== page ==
The Prevalence Of Unknown Human Immunodeficiency Virus (HIV) Status And Associated Risk Factors Among Pregnant Women: Findings From The 2012 Behavior Risk Factors Surveillance System (BRFSS) | 24823
Journal of AIDS & Clinical Research
Like us on:
Our Group organises 3000+ Global Conferenceseries Events every year across USA, Europe & Asia with support from 1000 more scientific Societies and Publishes 700+ Open Access Journals which contains over 50000 eminent personalities, reputed scientists as editorial board members.
Background: Although prenatal HIV infections are declining in the United States, many women of child bearing age are
unaware of their HIV status. HIV testing before or during the early stages of pregnancy is a critical first step to reduce the risk
of mother-to-child transmission.
Objective: The aim of this study was to estimate prevalence of women with unknown HIV status and to explore the associations
between socio-demographic characteristics and HIV testing among pregnant women.
Methodology: Responses were analyzed from 2,873 pregnant women who participated in the 2012 BRFSS. Pregnant women
who reported their last HIV test in 2011 and 2012 were classified as women with known HIV status. Descriptive statistics,
Chi-square tests and logistic regression were done using SAS Proc Survey, to account for BRFSS?s multistage complex survey
design and sample weights.
Results: Overall, 26.8% (95% Confidence Interval [CI]: 23.4-30.2) of pregnant women did not know their HIV status. 9.2% of
these women had high risk behaviors, 15% no health coverage, 24.2% were more than 35 years old, 64.4% were non-Hispanic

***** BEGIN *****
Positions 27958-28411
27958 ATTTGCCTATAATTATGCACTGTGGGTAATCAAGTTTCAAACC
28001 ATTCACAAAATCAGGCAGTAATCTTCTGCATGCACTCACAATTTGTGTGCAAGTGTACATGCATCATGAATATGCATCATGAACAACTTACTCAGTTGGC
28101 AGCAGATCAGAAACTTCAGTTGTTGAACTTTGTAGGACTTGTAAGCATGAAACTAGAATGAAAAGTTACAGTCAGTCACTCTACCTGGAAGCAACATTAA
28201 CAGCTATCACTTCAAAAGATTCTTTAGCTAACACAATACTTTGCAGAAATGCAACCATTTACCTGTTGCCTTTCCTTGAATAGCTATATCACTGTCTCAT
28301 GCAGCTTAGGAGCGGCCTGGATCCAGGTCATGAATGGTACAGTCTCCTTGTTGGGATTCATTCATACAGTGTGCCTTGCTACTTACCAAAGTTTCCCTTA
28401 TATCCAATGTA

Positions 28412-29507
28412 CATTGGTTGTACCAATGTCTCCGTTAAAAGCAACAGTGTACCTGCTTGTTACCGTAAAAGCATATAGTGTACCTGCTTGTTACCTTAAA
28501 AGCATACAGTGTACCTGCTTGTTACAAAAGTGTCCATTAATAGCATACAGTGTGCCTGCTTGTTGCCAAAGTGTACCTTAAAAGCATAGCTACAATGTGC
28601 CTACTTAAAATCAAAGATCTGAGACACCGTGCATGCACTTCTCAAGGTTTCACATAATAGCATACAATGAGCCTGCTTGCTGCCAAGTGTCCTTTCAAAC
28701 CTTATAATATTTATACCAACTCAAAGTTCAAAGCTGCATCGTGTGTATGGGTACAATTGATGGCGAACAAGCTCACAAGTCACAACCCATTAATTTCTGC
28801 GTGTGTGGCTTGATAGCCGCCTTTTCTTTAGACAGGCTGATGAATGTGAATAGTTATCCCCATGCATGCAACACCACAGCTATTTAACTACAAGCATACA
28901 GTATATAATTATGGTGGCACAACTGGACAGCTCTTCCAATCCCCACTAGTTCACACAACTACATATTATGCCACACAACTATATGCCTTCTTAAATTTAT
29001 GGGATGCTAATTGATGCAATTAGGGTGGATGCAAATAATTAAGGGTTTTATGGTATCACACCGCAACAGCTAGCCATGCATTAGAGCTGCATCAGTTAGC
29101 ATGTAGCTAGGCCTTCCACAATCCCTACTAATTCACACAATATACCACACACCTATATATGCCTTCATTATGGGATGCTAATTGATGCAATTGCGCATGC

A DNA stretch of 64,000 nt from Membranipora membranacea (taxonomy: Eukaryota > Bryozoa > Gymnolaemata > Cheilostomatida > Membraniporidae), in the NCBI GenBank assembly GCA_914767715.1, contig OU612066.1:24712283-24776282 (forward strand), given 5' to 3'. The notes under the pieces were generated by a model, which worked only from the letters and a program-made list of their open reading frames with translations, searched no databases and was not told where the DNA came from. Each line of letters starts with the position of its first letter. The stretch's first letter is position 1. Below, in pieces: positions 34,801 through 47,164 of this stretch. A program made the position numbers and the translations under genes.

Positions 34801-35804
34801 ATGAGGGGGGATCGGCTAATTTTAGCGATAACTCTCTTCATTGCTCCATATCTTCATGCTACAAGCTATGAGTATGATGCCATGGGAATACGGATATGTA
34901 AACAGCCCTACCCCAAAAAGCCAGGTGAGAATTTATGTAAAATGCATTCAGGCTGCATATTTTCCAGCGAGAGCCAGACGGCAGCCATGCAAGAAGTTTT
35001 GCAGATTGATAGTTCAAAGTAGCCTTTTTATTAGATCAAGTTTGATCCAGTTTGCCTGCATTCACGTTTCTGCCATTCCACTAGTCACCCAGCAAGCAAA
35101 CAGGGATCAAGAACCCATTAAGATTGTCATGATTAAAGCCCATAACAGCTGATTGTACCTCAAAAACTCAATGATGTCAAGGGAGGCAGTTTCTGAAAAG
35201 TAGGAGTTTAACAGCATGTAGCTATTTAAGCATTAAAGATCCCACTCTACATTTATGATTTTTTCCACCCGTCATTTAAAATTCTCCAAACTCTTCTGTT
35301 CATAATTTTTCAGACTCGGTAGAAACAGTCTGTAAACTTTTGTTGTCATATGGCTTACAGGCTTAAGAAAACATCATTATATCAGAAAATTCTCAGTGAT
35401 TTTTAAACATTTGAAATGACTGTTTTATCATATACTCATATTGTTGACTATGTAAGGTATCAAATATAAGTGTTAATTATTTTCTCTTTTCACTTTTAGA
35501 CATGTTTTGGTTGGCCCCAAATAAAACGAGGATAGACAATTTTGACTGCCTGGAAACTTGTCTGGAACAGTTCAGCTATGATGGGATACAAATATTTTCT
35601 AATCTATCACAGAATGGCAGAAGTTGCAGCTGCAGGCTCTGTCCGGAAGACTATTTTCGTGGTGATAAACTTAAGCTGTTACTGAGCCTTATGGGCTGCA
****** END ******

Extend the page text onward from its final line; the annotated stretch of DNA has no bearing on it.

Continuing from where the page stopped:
White and 37.8% were college graduates. After controlling for cofounders, pregnant women with more than 35 years old (Odd
Ratio [OR] =2.5, 95%CI: 1.4-4.4), self-identify as non-Hispanic White (OR=2.1, 95%CI: 1.2-3.8), no health coverage (OR=2.6,
95%CI: 1.4-4.8), and college degree (OR=1.6, 95%CI: 1.1-2.6) were significantly more likely to be unaware of their HIV status.
Conclusion: Having no insurance, higher education, being non-Hispanic White and older are significantly associated with
unknown HIV status among pregnant women.
Future implications: Our findings highlight the need to continue and strengthen efforts to prevent perinatal HIV transmission
in the United States. Health care providers should recommend HIV testing before conception to reduce this mode of
Ali Dehghanifirouzabadi completed his MD from Iran University of Medical Sciences and he is a master student in Public Health at Jackson State University. In
addition, he is working as a medical abstractor at Mississippi State Department of Health which gave him an opportunity to get involved in different research projects
Peer Reviewed Journals
Make the best use of Scientific Research and information from our 700 + peer reviewed, Open Access Journals